Technology is helping people like Winnie McNelis better manage their health care.
“It gives me a sense of empowerment,” she says while logging in to access her health records online. “I can go in, I have a complete record of all my health issues and test results. I know that I can contact the doctor with any concerns that I have.”
Patient portals are becoming ubiquitous, whether it's MyWellSpan, MyPinnacleHealth, My Penn State Hershey Health or MyGeisinger. McNelis is using MyLGHealth from the back porch of her home in Lititz.
She’s 78 and doesn't consider herself computer savvy, but says navigating MyLGHealth is easy. The hardest part was picking out a password, she adds with a laugh.
Corey Meyer at the office
Lancaster General Health's director of mobile and virtual health, Corey Meyer, says older adults represent the fastest-growing segment of users for their patient portal.
MyLGHealth has more than 57,000 users today, and that figure has roughly doubled over the past year.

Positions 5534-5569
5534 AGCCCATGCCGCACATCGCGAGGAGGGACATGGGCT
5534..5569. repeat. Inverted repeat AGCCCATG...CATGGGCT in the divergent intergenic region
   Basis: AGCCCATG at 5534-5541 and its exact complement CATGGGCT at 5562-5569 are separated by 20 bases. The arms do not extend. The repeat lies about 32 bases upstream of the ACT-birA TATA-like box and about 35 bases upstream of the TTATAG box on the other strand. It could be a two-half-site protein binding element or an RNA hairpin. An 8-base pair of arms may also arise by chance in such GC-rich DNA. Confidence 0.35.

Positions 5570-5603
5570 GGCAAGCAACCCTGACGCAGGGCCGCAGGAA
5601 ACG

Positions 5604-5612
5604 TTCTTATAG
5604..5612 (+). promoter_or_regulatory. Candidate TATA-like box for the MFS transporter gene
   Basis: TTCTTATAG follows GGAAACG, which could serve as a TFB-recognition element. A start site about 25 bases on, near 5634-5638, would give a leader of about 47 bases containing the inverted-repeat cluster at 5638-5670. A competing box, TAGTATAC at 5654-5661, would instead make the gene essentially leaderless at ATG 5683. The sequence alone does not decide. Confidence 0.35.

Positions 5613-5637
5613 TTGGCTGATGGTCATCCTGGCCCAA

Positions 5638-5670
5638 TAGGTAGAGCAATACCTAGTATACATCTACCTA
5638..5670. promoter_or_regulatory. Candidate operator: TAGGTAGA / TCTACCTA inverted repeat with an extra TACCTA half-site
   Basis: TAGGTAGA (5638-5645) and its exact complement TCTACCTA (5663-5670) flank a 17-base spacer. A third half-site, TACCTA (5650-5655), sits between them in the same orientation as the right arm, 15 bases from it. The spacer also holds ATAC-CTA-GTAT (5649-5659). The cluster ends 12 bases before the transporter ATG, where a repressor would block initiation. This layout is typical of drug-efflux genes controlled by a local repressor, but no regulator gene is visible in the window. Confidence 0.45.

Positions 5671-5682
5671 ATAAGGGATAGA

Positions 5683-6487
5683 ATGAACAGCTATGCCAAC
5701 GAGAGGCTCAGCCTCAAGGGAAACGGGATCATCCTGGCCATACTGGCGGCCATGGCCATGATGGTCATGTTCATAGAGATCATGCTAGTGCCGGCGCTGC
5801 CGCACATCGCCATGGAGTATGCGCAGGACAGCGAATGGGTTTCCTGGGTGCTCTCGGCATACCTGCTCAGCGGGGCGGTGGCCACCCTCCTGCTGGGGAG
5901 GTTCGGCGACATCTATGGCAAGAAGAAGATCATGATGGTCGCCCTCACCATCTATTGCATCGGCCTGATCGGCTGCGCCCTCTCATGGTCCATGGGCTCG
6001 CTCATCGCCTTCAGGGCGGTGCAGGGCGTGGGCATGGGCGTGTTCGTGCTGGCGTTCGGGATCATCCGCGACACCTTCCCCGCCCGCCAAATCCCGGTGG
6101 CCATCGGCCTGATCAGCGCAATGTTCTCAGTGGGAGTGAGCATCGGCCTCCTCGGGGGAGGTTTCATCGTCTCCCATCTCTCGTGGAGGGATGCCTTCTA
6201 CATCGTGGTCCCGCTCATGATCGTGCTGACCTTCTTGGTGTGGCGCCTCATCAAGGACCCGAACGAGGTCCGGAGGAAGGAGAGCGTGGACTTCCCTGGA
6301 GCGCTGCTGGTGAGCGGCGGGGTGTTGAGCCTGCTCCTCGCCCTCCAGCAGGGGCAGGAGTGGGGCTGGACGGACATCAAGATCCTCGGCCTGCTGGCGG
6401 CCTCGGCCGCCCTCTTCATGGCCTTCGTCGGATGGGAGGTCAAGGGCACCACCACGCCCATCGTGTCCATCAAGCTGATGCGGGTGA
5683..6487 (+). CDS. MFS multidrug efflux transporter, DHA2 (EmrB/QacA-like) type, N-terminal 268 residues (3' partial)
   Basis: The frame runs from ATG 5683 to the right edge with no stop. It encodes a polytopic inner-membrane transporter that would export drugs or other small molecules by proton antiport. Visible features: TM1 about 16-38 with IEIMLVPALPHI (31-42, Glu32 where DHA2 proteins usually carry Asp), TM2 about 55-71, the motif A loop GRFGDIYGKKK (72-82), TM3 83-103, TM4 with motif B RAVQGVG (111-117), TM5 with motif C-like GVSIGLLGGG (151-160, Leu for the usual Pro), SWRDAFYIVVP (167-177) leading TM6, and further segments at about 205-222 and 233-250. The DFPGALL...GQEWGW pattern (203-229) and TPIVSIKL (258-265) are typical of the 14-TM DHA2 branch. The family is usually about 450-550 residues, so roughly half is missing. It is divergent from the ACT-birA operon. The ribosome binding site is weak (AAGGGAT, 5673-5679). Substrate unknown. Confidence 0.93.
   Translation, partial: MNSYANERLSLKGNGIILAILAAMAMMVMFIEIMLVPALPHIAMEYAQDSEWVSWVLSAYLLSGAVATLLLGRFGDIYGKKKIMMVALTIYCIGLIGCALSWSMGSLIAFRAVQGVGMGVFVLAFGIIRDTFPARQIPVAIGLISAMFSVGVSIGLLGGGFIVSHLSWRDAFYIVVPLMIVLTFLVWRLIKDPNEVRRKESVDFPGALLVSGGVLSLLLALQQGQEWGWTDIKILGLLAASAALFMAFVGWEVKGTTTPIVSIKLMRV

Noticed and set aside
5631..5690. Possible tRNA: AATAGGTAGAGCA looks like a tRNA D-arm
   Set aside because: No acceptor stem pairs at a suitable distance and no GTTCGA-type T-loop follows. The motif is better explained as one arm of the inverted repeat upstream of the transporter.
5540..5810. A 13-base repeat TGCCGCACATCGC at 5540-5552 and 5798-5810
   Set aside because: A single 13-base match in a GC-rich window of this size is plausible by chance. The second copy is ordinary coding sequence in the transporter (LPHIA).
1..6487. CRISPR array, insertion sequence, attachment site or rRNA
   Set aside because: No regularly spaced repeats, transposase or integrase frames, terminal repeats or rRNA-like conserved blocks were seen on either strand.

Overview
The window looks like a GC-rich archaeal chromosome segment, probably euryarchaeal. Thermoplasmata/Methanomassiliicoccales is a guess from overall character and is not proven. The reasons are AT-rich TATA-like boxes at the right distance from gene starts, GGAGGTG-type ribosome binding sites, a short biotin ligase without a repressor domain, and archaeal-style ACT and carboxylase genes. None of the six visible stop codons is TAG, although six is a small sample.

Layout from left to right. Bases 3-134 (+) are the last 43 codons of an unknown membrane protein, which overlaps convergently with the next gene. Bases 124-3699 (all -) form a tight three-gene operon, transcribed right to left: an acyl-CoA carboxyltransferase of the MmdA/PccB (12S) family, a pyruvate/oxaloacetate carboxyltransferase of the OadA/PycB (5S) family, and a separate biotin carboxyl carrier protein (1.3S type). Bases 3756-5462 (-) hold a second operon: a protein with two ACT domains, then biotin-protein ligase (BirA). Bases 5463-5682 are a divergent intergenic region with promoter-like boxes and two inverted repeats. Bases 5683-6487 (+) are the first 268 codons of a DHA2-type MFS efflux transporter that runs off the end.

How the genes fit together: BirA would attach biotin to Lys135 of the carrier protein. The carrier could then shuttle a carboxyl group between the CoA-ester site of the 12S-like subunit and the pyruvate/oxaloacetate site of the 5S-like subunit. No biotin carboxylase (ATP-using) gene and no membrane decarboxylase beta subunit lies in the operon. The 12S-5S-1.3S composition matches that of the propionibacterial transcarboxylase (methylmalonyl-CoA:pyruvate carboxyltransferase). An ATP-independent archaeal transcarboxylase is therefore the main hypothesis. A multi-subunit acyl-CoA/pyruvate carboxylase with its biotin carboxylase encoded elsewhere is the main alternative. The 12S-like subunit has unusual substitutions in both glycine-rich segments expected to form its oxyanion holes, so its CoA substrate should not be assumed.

“Last July we had 28,000 users,” Meyer says. “So we went from 28,000 users at the beginning of last year, to 53,000 users [at the end of the fiscal year]. Now just these last two months we're averaging 500 - 600 new users per week.” Meyer expects MyLGHealth will have 80,000 users by next July.
From their home computer or mobile device, patients can schedule appointments, check their health records, contact their doctors and view test results.
“For folks that get lab tests often, you can trend stuff over time. It's not just looking at a few pieces of paper, you can actually see the data, and see how you're trending -- see how your weight's trending, see how your cholesterol's trending if that's an issue,” Meyer explains. “If you're diabetic, you're seeing how your glucose readings are trending.”
McNelis agrees, and notes that accessing test results online helps her prepare for her next office visit. “I guess it sort of gives me a sense of control over my health,” she concludes.
The view of Lancaster General Hospital from E. James Street
Meyer says that’s the goal. He wants patients to be more engaged in their health care. The theory is that an engaged patient will wind up being healthier in the long run.
Lancaster General introduced its patient portal in 2009. While it's come a long way since then, Meyer is also eager to see what the future will hold. He says a pilot project has been launched for e-visits to address common symptoms and conditions, and the hospital is planning a device integration pilot that can automatically upload critical data, like glucose and blood pressure readings that are taken at home.
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